Last year, student achievement took a huge hit in most districts nationwide due to the impact of COVID-19. At the time, I was a school principal at a low-income, high-needs school, and we had many challenges to overcome as we hired staff members and prepared our extended learning summer program. Like school administrators nationwide, student enrollment numbers remained low, and hiring was a huge obstacle, with educators reluctant to continue their work into the summer despite being offered monetary incentives.
Many families, educators, and students were exhausted and uninterested in summer learning despite the availability of this valuable opportunity. While low student enrollment was unfortunate when viewed through the lens of educators, the small class sizes taught by master teachers had huge advantages for those students who did participate in high-quality programs, giving them the extended learning needed to make achievement gains.
Now that we are well into a new school year, all educators are collaboratively reflecting, planning, and designing opportunities so that students’ learning can significantly accelerate. Significant research exists regarding the components of an effective extended learning program, so we know what works best for students in these intentionally designed learning environments.
Not surprisingly, best practices that result in student growth and achievement remain best practices regardless of whether they are set in an everyday classroom or a specifically designed extended learning program. Before exploring the structure of the extended learning program, let’s first explore the five key components found within an effective opportunity, which include:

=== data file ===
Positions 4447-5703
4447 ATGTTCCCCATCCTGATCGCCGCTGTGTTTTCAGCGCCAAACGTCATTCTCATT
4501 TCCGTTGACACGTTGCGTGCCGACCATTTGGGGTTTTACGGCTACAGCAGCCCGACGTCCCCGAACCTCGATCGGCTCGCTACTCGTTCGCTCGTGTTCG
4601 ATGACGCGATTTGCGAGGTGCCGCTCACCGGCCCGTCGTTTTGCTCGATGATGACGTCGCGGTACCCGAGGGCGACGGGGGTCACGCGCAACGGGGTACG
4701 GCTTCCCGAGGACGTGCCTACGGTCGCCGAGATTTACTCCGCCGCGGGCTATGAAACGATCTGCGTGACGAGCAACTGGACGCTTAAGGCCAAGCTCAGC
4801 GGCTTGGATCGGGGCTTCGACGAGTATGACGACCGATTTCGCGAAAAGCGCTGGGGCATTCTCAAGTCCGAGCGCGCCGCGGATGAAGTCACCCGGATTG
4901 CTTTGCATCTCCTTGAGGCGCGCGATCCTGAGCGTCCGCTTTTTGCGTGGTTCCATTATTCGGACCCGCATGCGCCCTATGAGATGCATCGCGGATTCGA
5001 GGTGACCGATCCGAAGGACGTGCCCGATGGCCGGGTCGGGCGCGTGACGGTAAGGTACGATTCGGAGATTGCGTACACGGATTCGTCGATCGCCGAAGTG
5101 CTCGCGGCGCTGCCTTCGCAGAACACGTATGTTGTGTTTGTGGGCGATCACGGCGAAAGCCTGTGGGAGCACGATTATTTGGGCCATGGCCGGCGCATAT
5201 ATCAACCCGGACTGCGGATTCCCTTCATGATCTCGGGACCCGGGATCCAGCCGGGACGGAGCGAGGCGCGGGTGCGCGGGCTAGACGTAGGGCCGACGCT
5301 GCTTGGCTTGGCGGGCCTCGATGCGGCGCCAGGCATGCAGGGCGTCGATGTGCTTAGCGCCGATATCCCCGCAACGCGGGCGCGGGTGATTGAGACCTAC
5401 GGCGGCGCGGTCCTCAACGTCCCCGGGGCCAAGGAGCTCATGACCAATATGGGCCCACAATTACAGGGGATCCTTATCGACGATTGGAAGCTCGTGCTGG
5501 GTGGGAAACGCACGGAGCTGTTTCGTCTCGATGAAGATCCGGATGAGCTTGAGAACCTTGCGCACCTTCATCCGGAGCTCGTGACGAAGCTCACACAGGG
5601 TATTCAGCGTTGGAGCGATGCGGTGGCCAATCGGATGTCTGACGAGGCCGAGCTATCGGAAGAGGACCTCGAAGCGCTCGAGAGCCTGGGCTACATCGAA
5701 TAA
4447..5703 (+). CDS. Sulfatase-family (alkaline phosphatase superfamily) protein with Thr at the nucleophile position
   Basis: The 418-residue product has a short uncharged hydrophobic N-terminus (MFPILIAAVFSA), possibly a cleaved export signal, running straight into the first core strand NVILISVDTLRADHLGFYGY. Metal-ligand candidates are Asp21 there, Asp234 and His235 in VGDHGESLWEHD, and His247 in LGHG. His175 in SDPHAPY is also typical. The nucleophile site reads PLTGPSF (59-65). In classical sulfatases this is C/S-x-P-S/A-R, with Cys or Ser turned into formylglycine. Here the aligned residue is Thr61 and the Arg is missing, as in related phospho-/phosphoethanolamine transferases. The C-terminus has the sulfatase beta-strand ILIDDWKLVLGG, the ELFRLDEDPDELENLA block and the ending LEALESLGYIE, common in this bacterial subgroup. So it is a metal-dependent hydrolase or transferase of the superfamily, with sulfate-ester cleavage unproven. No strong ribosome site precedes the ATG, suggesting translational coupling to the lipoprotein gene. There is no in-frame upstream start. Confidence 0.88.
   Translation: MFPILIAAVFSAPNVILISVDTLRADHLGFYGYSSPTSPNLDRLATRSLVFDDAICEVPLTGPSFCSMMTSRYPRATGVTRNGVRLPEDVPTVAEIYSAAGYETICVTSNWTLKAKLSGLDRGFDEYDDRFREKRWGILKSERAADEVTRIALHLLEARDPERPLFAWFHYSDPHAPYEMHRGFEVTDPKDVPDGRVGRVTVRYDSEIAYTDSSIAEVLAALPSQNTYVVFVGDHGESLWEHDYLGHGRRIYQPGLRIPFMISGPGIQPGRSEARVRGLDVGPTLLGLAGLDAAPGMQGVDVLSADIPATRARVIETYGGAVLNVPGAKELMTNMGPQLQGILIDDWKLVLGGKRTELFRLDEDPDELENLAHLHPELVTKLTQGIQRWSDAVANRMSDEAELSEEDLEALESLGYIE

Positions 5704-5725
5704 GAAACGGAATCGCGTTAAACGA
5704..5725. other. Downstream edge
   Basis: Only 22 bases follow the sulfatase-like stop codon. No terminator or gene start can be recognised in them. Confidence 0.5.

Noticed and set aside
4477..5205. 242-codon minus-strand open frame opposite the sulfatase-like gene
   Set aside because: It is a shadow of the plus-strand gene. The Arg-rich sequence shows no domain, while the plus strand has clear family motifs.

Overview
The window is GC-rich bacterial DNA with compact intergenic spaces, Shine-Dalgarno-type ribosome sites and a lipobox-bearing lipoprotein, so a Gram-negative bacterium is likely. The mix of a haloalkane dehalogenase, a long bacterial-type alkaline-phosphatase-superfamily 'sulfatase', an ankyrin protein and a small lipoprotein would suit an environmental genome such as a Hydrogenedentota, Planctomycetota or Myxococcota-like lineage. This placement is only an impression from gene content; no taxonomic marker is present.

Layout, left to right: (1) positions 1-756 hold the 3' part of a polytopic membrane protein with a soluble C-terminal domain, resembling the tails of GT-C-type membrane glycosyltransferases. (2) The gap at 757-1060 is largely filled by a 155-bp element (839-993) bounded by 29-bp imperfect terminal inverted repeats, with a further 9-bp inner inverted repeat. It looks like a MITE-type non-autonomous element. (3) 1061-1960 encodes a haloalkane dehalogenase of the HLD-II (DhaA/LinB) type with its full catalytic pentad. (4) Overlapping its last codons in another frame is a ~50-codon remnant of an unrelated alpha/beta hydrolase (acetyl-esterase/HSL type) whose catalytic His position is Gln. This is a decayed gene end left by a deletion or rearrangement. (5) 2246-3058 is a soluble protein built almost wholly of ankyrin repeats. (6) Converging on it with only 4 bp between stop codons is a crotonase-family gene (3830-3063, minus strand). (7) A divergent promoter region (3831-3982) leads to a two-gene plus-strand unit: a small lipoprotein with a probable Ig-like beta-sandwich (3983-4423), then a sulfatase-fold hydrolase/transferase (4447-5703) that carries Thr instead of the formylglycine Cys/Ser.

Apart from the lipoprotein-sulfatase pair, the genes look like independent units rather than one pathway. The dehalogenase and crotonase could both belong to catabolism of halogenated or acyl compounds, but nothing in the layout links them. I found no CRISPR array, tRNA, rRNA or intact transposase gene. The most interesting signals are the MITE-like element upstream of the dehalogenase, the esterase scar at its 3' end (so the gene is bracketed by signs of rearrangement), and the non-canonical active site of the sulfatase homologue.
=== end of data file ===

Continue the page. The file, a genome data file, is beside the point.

- Highly qualified teachers who are passionate, fully certified, committed to professional growth & development, and dedicated to collaboration with their instructional leadership/coaching team.
- Intentionally designed curriculum & instruction that results in quality Tier 1 instruction that is rigorous and data-driven.
- Effective instructional minutes that maximize the school day through consistent routines, procedures, and expectations that limit disruptions to the learning environment such as transitions, instruction, behavior correction, and more allow for more time spent on learning.
- Low class sizes that allow individualized student needs to be met within a comfortable and inviting learning environment.
- High levels of student engagement created by quality lesson plans and activities, a positive school and classroom climate and culture, and meaningful family and community partnership, which results in high student attendance rates and an enthusiasm for learning.
These five components of an effective extended learning opportunity allow educators to design, plan, and implement an effective program. When considering the type of extended learning opportunity that will be provided, there are many creative solutions, each with its own benefits and challenges to be weighed carefully during the decision-making and planning process. This prerequisite work ensures that each school and district creates a program unique to their needs and that the subsequent expected student outcomes manifest. When the five components of an effective learning opportunity drive the design of a school or district plan, educators can move students toward academic growth and achievement gains.
Here are eight research-based extended learning opportunities that work!